We know from Pirkei Avot that Shimon the Righteous was among the last members of the Great Assembly, the Anshei Knesset HaGedolah. He would say, “On three things the world depends, on Torah study, on the service of G-d, and on bestowing kindness” (Chapter 1, Mishna 2).
I was not brought up very observant, but after a family trip to Israel in 2011, I started to return to Judaism, to get myself on the right path. I have worked as an Investment Advisor for over 20 years and, after the financial crisis, I became a survivor of sorts. I found a refuge in learning Torah, particularly the works of Rabi Nachman of Breslov, zt”l, who taught us to never give up and to always look for the good in others and in ourselves. I developed “deveikus,” closeness to Hashem, creating my own “Sulam Aliyah,” my Ladder of Growth. I was told that if Rabi Akiva could learn after age 40, it was not too late for me. Hashem had been with me since birth, now it was up to me to know Him.
I knew my great grandparents were from Pinsk, part of the Pale of Settlement, in Russia, and, like so many, had escaped the pogroms, the brutal killings, the persecutions, the poverty, and the laws separating the Jews from religious freedom. It was my great Grandfather, Meir (meaning “one who shines”) who came alone in 1896 and later sent for his wife Nachama (meaning “comfort”) and their three children, Augustus, Irving, and Samuel in 1900. Meir became Morris and Nechama became Anna.
I later learned that Meir had a pushcart, a beard and a kippah, and davened in the Stoliner shul on the Lower East Side. A few years later, my great grandparents moved to Brooklyn and it was there that my Grandmother Belle and her sister Dorothy were born. Years later, the family was able to afford a two bedroom apartment on Ocean Parkway, staying in Brooklyn until just after my bar mitzvah in 1976. We then moved to Florida.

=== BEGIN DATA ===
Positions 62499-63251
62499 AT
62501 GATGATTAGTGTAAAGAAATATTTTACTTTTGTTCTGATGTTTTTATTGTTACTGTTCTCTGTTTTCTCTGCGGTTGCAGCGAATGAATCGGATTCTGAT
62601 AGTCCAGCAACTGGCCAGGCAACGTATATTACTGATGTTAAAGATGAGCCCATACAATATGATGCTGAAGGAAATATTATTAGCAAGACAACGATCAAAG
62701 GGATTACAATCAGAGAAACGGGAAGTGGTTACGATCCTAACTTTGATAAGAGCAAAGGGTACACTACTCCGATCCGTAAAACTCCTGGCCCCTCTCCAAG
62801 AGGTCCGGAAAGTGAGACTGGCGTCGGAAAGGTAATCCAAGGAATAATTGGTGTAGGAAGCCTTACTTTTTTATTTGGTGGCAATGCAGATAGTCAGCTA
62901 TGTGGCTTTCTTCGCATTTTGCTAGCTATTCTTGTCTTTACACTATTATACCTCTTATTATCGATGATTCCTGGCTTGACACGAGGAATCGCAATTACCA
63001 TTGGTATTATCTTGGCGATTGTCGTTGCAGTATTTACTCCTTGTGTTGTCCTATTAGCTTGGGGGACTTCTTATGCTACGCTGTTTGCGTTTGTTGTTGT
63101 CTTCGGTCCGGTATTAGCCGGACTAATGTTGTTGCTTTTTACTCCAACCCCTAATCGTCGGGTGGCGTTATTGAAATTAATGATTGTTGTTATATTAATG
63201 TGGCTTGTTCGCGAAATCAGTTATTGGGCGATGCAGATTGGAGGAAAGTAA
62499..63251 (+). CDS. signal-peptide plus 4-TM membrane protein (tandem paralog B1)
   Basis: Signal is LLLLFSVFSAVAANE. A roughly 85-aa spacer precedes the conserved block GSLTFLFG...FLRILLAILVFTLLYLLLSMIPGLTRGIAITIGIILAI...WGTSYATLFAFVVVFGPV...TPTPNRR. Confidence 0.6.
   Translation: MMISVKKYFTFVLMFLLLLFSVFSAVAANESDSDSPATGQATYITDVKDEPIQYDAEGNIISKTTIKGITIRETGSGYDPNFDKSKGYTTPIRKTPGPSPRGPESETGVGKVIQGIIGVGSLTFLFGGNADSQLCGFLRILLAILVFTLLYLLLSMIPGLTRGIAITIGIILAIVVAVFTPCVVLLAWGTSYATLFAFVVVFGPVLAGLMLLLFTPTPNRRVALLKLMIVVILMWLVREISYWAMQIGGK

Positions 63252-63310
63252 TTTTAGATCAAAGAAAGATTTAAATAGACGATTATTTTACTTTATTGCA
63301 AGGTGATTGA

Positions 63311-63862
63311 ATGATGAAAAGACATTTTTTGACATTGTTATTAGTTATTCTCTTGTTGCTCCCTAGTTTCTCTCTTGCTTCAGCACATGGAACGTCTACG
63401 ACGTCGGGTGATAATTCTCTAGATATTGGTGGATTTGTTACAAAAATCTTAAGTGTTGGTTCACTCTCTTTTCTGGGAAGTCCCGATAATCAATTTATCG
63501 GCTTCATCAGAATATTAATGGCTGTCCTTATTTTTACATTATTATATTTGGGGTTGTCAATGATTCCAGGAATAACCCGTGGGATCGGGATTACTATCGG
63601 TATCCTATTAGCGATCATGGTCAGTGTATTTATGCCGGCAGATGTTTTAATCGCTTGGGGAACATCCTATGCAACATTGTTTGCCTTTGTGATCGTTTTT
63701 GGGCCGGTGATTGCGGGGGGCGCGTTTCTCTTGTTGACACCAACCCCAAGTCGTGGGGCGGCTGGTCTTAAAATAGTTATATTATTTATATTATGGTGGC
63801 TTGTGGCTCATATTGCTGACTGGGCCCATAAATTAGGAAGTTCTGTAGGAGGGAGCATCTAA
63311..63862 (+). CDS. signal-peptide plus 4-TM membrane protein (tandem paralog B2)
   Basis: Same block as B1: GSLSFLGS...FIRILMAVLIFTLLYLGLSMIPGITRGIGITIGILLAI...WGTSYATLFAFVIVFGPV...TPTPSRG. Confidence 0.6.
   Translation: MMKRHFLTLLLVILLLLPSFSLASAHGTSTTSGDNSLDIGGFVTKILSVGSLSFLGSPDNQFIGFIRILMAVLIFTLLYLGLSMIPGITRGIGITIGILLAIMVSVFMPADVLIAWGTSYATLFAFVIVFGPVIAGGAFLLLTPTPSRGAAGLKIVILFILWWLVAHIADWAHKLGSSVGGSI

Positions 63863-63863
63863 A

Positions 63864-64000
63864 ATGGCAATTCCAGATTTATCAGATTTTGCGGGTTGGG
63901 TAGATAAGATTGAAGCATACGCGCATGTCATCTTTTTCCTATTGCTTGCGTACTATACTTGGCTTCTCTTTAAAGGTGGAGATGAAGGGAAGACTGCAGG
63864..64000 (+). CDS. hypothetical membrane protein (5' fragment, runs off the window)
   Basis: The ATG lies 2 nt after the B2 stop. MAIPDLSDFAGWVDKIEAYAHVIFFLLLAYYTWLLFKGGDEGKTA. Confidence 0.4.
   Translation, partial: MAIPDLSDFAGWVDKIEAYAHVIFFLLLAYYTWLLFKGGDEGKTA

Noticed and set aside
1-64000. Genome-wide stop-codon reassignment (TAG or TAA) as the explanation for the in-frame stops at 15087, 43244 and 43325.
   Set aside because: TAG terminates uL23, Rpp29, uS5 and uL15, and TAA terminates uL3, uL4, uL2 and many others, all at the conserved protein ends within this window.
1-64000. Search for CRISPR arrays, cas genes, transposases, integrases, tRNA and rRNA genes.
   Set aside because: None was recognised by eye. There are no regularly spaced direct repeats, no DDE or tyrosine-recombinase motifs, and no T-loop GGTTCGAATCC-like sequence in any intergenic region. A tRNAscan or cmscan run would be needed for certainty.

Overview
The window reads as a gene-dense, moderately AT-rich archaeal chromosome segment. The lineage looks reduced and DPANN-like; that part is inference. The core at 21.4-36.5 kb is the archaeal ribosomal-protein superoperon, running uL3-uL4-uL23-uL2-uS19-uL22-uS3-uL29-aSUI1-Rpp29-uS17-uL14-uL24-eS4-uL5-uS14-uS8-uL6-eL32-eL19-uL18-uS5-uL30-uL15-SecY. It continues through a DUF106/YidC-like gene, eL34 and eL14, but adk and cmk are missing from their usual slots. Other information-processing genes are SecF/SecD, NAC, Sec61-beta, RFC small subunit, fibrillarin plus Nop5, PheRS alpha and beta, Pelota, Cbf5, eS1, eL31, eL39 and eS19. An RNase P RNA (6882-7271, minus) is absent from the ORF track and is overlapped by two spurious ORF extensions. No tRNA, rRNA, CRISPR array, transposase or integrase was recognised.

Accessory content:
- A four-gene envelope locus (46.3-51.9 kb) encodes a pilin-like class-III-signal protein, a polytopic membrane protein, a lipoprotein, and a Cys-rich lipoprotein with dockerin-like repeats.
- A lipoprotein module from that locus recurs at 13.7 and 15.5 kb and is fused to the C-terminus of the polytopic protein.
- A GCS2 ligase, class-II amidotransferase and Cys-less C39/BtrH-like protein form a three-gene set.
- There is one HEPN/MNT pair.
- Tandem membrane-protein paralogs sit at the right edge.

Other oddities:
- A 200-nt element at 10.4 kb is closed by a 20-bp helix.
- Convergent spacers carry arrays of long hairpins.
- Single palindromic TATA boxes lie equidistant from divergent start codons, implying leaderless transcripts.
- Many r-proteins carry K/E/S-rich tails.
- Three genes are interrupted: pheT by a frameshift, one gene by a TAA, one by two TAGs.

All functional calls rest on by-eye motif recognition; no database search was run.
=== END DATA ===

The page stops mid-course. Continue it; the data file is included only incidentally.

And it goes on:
It was the memories of my family living in Brooklyn, particularly the Passover sedarim that never left my mind. And so after a trip to Israel, I started to learn Torah, to reconnect with the ways of my grandparents and great-grandparents, and the generations before them.
I wanted to do something positive and davened: “Ribono Shel Olam, Master of the World, help me help others.” I went online and did a search for “Mitzvah” and “Brooklyn.” My search led me to Brooklynite Michael Cohen. Michael had a video talking about the importance of mitzvah and helping others. “Providing chesed to those in need” was his motto and I volunteered to help.
I didn’t know how a guy like me, with a full time job as an investment advisor, living and working about an hour away on Long Island, could help anyone in Brooklyn, but Michael suggested I start by visiting one Holocaust survivor. Michael’s suggestion turned out to be a real blessing. One mitzvah led to another mitzvah as I volunteered at Friendly Visiting For Holocaust Survivors, a program of the Jewish Community Council of Greater Coney Island.
In addition, on Thursday nights for almost six months, I volunteered at Aishel Shabbat by delivering boxes of food for Shabbat to needy families. When driving from Long Island became too difficult during the winter months, I decided to step up my visits to the Holocaust survivors, later meeting over 23 of them, mostly on Thursday nights and Sunday mornings. At some point, I began visiting Orthodox synagogues all over Brooklyn and taking photos intending to someday make a book of 100 orthodox synagogues of Brooklyn.